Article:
Thursday, December 22, 2005

Swing And A Miss

The Supreme Court's decision to decriminalize so-called swingers' clubs on the basis that the test for indecency should not be community standards, but actual harm, sinks Canadian society deeper into the moral morass.

Changing the test from community standards to actual harm suggests that the ordinary Canadian public should have no say in deciding what is indecent, and by extension, their elected representatives as well. Supposedly courts, with their superior wisdom and forensic ability to determine what is actually harmful, claim a clearer insight into man's moral nature and the effects of individual behaviour on society.

But if it is actual harm the Supreme Court wants, I can suggest three such possible harms:

Encouragement of adultery: Decriminalizing this activity removes another barrier to maintaining marriage vows. Society has a legitimate interest in discouraging extra-marital sexual behaviour, because of its social and economic costs. Even in an era of no-fault divorce, sexual infidelity remains a major cause of divorce, with all the cost that it entails in breaking up marriages and families.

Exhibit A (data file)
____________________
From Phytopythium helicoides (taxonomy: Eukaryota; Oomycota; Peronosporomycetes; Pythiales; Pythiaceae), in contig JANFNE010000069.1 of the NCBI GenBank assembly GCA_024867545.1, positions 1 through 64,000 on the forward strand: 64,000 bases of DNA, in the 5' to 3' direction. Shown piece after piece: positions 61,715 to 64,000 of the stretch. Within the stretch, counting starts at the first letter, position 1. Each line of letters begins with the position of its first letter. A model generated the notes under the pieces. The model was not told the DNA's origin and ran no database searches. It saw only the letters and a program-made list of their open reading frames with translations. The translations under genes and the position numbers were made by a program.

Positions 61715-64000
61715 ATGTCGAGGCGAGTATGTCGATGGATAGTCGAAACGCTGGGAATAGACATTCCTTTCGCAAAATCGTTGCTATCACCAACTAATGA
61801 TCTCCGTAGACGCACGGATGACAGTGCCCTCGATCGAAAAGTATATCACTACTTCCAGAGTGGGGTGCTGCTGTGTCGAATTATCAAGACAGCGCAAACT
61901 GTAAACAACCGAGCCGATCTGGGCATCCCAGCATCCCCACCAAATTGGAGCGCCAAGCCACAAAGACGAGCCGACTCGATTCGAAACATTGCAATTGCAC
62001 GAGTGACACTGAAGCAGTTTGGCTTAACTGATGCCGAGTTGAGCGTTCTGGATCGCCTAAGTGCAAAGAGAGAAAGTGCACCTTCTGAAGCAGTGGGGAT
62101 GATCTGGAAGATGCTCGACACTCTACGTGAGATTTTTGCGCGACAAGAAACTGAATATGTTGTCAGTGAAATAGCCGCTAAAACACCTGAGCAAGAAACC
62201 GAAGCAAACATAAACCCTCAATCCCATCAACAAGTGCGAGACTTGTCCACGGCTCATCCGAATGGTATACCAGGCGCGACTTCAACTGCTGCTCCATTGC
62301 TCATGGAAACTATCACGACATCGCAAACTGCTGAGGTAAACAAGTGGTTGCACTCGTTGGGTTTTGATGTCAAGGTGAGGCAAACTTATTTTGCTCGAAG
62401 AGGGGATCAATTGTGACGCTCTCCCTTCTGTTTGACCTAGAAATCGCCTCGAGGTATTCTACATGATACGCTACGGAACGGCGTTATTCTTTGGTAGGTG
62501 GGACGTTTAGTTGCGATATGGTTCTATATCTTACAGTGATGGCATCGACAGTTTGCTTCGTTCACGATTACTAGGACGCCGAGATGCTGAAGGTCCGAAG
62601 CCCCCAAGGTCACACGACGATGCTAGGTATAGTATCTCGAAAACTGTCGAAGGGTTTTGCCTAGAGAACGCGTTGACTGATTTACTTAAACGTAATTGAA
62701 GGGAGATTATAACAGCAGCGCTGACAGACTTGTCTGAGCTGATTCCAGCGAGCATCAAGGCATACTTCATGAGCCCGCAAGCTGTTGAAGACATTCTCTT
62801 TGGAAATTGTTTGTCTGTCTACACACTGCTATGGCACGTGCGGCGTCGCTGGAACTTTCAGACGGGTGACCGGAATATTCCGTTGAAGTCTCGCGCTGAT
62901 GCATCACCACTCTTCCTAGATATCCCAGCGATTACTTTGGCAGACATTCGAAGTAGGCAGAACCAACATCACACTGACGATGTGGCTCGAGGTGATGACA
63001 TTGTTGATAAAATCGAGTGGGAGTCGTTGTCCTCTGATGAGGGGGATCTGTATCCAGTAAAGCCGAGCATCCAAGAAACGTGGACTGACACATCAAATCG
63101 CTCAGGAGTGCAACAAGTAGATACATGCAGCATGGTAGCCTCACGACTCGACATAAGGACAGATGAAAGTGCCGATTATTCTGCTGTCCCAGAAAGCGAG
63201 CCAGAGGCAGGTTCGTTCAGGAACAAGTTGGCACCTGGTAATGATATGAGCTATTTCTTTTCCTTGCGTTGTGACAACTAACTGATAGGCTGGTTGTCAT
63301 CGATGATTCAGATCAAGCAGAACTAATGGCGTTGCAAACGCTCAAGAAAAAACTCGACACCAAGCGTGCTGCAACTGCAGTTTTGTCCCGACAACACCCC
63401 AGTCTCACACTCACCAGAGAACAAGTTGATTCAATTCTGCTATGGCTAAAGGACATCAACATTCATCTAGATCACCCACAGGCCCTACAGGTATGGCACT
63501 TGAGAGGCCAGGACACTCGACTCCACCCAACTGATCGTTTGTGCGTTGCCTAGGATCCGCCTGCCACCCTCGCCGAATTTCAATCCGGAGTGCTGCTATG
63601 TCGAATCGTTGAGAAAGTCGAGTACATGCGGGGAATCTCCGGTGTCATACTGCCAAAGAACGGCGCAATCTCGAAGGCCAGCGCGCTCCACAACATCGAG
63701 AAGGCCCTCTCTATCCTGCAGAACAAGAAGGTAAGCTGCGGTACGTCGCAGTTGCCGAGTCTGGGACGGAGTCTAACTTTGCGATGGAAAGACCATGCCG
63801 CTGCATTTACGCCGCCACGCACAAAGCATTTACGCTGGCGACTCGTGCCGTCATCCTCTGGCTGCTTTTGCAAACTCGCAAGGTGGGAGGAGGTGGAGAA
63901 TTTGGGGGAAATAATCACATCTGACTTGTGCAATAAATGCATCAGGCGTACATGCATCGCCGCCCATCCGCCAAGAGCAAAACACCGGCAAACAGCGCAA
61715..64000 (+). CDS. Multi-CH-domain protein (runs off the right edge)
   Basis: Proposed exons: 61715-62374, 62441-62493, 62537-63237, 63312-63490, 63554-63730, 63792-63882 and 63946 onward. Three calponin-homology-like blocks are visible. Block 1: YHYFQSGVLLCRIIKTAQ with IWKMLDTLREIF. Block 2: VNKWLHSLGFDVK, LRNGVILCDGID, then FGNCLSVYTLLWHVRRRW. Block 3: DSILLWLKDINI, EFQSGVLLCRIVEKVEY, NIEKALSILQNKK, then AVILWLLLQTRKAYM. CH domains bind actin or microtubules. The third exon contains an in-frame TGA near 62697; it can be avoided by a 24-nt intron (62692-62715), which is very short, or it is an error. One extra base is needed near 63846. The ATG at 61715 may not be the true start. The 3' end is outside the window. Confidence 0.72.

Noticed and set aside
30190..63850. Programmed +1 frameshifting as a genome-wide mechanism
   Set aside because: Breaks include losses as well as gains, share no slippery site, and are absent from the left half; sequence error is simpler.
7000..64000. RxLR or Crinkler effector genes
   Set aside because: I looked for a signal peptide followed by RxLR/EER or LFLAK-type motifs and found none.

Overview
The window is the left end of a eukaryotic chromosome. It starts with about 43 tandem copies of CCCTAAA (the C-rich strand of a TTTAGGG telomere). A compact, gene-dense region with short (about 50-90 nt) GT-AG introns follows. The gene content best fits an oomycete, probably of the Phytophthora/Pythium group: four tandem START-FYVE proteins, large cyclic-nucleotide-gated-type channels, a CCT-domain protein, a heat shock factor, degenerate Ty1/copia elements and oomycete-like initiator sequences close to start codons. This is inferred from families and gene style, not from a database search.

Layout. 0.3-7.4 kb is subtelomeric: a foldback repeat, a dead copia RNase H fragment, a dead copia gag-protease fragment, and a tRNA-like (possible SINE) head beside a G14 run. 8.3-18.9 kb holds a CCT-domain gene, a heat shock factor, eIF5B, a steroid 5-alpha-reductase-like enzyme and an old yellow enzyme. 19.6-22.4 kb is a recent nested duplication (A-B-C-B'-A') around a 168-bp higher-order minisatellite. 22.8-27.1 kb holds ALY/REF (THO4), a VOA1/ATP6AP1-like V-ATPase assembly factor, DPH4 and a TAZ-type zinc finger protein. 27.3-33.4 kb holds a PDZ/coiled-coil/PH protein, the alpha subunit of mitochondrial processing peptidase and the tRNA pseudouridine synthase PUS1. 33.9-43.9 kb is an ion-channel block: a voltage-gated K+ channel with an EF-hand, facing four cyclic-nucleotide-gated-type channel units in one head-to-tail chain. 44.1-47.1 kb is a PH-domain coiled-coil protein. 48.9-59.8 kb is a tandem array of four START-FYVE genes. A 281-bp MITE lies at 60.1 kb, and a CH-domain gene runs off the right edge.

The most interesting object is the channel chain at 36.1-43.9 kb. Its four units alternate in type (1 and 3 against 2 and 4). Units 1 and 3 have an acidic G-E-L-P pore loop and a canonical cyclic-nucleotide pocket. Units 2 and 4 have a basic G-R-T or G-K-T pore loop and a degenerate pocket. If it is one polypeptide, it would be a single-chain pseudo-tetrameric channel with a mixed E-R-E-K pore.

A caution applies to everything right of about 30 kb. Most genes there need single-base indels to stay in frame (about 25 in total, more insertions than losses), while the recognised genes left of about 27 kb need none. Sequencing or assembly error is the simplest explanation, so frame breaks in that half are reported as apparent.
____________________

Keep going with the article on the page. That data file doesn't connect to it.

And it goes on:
Exploitation of minors: The age of consent remains at 14. Consequently, they can be permitted to participate in group sex clubs and no one, not even their parents, can do anything about it. The psychological effects of participating promiscuous sexual behaviour with older adults who make up the membership of these clubs are just too dangerous to permit such activity.

Public health: The spread of sexually transmitted diseases has never been higher. The sex trade's quest for profit, even where it is legalized and regulated, drives it to ignore public health regulations such as mandatory STD testing. Sex clubs will almost certainly be no different. Our public health care system will have to bear the cost of treating those who catch STDs at these clubs and the longer-term effects such as infertility in women.

But of course, our learned Solomons would say that the above are simply potential harms, not actual, and thus irrelevant. Waiting for actual harm to take place, however, is like waiting for a forest fire before banning open fires during a drought.

The elimination of the community standards test will eventually be used to strike down laws allowing municipal and provincial governments to regulate other parts of the sex trade. Sex shops, strip clubs, and massage parlours will be free to operate, not behind frosted glass windows, but with blatant display for all to see.

All because the Supreme Court thinks that it, and not the people, know what's harmful for them and their communities.

Source: CBC

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